On Engagement: Negotiating the imagined and the material in socially engaged artistic practice

Cecilie Sachs Olsen

Research output: ThesisDoctoral Thesis


Recent years have seen a proliferation of socially engaged artistic practice that focuses on the creative rewards of collaborative activity. Art here becomes a method for participant self-representation by creating a space for embodied and often marginalised experiences to be expressed. There has been a tendency to focus solely on the subject-centred relations that are produced through this artistic practice, rather than examining the interdependence between these social relations and their material context. These discussions risk neglecting the potential of this practice for intervening in the spatial and material organization of cities. By combining geographical research and artistic practice, this thesis offers a situated, theoretical and practice-based investigation of the entanglement between socially engaged artistic practice, its participants and its social and material sites. Central for this investigation is how socially engaged artistic practice may generate productive social change and influence how we live in cities by engaging participants in exploring the relation between urban imaginaries and the material environment.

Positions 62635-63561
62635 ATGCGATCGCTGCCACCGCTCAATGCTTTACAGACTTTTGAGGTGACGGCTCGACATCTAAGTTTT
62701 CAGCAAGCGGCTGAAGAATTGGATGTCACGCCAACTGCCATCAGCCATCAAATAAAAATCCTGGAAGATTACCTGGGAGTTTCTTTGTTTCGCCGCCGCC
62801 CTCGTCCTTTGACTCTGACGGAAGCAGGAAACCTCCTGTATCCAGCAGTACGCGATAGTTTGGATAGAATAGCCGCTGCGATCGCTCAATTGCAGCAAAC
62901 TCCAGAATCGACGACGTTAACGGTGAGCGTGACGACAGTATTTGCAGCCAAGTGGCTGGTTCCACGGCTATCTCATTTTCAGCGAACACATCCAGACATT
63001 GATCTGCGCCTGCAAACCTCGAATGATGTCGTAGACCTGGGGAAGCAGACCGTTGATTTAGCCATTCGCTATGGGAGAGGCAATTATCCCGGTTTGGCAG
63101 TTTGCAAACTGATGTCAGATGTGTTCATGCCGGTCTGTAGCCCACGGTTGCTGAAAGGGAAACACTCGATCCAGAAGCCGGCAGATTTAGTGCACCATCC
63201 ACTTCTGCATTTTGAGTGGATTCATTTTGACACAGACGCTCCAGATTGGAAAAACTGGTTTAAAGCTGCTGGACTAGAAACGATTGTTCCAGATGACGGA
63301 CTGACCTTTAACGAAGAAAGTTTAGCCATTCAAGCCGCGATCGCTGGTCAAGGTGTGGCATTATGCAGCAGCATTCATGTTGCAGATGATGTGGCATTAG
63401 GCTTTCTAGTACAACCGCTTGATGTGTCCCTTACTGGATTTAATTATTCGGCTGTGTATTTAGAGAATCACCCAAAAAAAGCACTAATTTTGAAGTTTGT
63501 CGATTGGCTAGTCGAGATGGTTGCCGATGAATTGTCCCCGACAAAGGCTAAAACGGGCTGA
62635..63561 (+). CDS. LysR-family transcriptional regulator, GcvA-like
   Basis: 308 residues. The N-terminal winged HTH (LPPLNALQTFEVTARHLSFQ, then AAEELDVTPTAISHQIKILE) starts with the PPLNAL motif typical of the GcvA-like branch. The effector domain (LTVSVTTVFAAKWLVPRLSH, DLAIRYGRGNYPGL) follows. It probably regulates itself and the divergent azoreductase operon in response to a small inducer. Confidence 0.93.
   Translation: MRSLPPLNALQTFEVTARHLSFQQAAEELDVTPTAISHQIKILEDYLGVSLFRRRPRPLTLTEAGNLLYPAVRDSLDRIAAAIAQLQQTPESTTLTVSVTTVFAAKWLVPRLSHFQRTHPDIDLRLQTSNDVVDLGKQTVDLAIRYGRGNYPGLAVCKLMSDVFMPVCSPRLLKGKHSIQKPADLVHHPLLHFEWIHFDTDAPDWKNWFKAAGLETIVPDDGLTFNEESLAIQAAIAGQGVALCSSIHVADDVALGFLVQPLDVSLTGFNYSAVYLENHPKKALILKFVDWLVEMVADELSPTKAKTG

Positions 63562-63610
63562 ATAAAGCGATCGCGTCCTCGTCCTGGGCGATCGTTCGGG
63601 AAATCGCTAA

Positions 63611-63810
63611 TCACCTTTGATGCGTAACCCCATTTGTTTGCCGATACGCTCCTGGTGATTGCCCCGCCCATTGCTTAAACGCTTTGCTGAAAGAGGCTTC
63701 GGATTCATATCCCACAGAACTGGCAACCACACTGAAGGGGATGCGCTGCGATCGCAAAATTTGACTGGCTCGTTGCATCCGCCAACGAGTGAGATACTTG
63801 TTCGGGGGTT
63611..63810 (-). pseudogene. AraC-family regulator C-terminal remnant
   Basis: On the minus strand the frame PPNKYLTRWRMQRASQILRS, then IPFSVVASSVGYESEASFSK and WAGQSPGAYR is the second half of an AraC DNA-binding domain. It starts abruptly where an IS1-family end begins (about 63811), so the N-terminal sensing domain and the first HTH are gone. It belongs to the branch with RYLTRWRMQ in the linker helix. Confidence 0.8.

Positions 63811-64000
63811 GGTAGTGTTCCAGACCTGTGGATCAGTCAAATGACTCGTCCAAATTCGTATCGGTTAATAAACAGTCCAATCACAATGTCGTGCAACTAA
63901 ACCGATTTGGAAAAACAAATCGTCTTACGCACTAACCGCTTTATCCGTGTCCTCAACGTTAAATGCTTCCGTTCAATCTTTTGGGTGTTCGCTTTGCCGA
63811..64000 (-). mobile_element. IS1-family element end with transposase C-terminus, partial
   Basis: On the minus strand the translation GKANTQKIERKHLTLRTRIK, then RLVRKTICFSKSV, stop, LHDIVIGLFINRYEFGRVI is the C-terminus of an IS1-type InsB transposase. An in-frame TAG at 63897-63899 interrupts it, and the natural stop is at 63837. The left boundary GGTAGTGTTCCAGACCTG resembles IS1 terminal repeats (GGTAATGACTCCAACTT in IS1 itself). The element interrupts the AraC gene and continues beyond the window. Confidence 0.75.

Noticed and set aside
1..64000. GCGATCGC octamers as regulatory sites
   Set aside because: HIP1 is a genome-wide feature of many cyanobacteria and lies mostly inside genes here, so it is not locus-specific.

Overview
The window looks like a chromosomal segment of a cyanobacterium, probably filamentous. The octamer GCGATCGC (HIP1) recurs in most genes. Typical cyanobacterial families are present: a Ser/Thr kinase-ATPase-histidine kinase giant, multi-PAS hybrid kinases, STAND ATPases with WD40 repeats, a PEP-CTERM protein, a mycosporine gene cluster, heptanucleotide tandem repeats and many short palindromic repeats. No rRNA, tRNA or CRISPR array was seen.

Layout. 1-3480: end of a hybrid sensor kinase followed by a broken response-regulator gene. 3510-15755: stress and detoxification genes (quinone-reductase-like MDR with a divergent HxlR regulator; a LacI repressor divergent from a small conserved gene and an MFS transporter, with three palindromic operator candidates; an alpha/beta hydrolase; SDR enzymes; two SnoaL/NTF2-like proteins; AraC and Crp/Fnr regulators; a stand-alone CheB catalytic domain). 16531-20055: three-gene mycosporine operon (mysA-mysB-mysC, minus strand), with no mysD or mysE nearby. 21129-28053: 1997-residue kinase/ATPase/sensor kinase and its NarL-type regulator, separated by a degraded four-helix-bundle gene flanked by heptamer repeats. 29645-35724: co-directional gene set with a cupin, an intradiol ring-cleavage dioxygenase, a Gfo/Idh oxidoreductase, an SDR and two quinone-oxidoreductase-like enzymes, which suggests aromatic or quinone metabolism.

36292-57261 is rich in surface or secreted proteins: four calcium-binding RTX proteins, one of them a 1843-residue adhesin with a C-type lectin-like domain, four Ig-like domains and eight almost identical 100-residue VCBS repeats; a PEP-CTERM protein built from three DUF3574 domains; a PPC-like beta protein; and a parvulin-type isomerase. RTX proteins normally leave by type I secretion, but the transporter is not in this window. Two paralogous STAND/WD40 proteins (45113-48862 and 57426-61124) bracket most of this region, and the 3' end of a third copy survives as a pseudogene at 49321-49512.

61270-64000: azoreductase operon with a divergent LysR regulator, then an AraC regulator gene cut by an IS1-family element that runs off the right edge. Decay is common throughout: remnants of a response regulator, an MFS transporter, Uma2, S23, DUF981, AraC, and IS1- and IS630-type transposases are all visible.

My research is grounded in an ethnographic approach to my own socially engaged artistic practice, zURBS, which uses artistic practice to engage publics in their urban environment. This research addresses three main issues: The first issue concerns processes of meaning-making in terms of how artistic practices can make explicit the ways in which our material environments are transformed and come into being within on-going everyday practices. The second issue concerns the participatory process and how socially engaged artistic practice may enable the participants to engage with the complex social and material structure of their everyday urban environment in order to recognize, question and challenge the circumstances that regulate their actions and behaviours. The third issue concerns the politics of representation in terms of how socially engaged artistic practice may provide a space in which a diverse set of identities and interests relating to the city can be created, expressed and negotiated.
Original languageEnglish
Awarding Institution
  • Queen Mary University of London
Award date25 Nov 2016
Publication statusIn preparation - 2016

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